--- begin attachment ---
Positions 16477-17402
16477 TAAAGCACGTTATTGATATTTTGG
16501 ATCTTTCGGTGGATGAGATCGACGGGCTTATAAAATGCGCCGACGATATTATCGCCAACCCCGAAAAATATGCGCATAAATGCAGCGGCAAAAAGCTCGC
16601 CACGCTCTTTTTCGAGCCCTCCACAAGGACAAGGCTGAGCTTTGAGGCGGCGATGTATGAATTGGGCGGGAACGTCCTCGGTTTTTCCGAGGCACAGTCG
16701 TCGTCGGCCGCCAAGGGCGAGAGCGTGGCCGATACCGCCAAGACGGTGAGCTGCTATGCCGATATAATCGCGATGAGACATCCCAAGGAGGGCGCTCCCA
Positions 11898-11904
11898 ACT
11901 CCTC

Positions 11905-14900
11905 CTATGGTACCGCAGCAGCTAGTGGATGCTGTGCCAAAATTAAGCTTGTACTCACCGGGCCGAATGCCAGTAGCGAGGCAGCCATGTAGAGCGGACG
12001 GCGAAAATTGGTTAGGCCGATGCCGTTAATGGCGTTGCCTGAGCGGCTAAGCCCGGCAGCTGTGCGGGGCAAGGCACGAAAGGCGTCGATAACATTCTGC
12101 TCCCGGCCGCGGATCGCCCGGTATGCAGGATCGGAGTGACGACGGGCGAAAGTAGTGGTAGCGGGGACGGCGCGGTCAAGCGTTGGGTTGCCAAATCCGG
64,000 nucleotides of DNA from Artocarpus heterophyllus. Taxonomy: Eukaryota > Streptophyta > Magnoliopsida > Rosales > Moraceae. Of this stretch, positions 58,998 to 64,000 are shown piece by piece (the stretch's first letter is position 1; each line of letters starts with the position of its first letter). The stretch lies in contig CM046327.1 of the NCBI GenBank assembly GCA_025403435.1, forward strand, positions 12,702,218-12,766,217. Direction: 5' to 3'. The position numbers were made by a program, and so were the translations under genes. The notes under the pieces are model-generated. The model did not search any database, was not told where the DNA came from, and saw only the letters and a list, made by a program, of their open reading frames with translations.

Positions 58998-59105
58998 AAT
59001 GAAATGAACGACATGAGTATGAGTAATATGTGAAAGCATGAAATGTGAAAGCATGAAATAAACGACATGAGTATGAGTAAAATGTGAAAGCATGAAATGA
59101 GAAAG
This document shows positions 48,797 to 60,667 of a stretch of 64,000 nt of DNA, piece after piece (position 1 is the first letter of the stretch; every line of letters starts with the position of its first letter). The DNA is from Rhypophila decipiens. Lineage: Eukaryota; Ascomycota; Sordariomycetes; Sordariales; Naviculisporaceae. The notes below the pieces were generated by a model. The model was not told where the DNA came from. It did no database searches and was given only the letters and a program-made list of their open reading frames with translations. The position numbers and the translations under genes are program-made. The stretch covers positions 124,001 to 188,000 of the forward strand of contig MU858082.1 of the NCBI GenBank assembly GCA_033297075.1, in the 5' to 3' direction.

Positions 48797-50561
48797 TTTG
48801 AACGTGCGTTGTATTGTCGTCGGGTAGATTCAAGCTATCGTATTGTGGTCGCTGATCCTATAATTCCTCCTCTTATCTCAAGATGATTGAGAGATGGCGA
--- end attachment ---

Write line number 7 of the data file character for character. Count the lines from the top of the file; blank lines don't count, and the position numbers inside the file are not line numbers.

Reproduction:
11898 ACT